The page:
Duterte to hold talks with US defense secretary

Published July 28, 2021, 10:33 PM

by Genalyn Kabiling

Amid his strained ties with the United States, President Duterte is expected to hold a meeting with US Defense Secretary Lloyd Austin III on Thursday, July 29.

President Rodrigo Duterte (File photo/Malacañang)

Austin is expected to visit the country this week in line with 75th anniversary of the Philippine-United States relations. His trip to Manila will come after his visits to Vietnam and Singapore. The US official is seeking to bolster US defense relations with these Southeast Asian nations amid China’s expansion in the South China Sea.

“President Rodrigo Roa Duterte is scheduled to receive United States Secretary of Defense Lloyd J. Austin III in a courtesy call in Malacañang on 29 July 2021,” a Palace statement read.

“His visit to the Philippines highlights the 75th Anniversary of the Establishment of Diplomatic Relations between the Philippines and the United States and the 70th Anniversary of the PH-US Mutual Defense Treaty,” it said.

The upcoming visit of the US defense chief comes amid the President Duterte’s fraught relations with America over its past criticisms of his drug war, alleged inaction during the Panatag Shoal standoff in 2012, among others.

The President, in his State of the Nation Address Monday, July 26, expressed doubts that the United States would come to the country’s aid in case it is under attack amid a territorial row with China.

“Now comes America, they say that if the attack is against the Philippines, they will defend. But they issued a statement that America does not meddle in conflicts involving the boundaries of other nations,” he said.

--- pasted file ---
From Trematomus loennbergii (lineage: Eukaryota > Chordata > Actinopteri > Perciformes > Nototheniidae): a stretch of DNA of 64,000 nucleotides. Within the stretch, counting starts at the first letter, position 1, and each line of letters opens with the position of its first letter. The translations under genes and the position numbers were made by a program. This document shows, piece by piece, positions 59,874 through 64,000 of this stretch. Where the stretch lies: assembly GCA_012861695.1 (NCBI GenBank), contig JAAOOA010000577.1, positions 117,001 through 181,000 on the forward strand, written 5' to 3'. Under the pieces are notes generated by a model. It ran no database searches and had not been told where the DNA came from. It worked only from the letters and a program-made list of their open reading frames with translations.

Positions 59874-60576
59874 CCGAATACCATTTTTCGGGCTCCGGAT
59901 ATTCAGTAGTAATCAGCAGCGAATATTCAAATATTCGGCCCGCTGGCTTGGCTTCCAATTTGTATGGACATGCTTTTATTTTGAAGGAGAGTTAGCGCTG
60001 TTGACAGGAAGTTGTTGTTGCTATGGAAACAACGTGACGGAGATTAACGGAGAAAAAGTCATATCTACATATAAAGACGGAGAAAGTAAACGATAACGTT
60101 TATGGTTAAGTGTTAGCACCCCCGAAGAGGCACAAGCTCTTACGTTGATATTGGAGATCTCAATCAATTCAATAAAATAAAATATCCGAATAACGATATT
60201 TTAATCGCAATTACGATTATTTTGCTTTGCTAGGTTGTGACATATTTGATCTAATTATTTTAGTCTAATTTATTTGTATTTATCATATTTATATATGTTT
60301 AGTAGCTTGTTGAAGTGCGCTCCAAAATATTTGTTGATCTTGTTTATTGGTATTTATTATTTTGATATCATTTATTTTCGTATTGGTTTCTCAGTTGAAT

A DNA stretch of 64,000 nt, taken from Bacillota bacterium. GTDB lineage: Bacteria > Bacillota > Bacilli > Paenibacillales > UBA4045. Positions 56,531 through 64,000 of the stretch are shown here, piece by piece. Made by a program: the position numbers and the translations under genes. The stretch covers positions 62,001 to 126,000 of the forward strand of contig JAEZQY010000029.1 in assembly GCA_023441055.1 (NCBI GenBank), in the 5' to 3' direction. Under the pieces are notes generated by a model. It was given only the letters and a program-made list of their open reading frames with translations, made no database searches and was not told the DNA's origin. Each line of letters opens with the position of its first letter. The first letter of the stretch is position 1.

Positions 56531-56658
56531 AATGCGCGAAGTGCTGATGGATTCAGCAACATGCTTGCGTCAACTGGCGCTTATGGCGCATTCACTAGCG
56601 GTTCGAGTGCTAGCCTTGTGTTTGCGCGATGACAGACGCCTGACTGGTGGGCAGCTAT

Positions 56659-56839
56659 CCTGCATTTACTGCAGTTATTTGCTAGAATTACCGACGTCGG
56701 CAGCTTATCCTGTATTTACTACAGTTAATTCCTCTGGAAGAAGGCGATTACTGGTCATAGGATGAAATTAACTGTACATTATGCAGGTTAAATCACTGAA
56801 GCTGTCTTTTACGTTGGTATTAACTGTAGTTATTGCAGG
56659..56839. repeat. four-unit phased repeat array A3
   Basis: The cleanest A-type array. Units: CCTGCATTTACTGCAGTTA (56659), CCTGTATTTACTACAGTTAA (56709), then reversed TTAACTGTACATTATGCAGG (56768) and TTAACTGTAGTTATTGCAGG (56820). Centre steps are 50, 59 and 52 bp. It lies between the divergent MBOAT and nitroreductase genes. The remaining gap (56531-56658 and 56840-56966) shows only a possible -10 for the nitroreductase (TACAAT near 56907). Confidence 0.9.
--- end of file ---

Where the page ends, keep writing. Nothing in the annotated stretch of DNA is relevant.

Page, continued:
“And if America has to go to war, you would have to go to Congress to get — American Congress to get the authority to go to war,” he added.

Under the mutual defense pact between the Philippines and the United States forged in 1951, a country will defend the other nation in case it would be under external armed attack.

Duterte, in the same public address, admitted he acted in bad faith when he asked the United States to return the Balangiga Bells to the Philippines in 2018 in exchange for his visit to Washington. He admitted that he no longer has intention of visiting the United States.

When he assumed office, the President forged closer ties with China and Russia and veered away from traditional ally the United States. Duterte later issued profanity-laced tirade against the United States for allegedly meddling in the country’s affairs, even once announcing his “separation” from America. He later clarified he was not actually severing the country’s ties with the United States.

Duterte also wanted to scrap the visiting forces agreement (VFA) over alleged unequal provisions and US meddling but agreed to defer the termination for a year amid global challenges such as the pandemic.

Last February, the President told the United States to pay if it wanted to retain the VFA, the 1998 agreement that governs the conduct of visiting American forces in the country.

 
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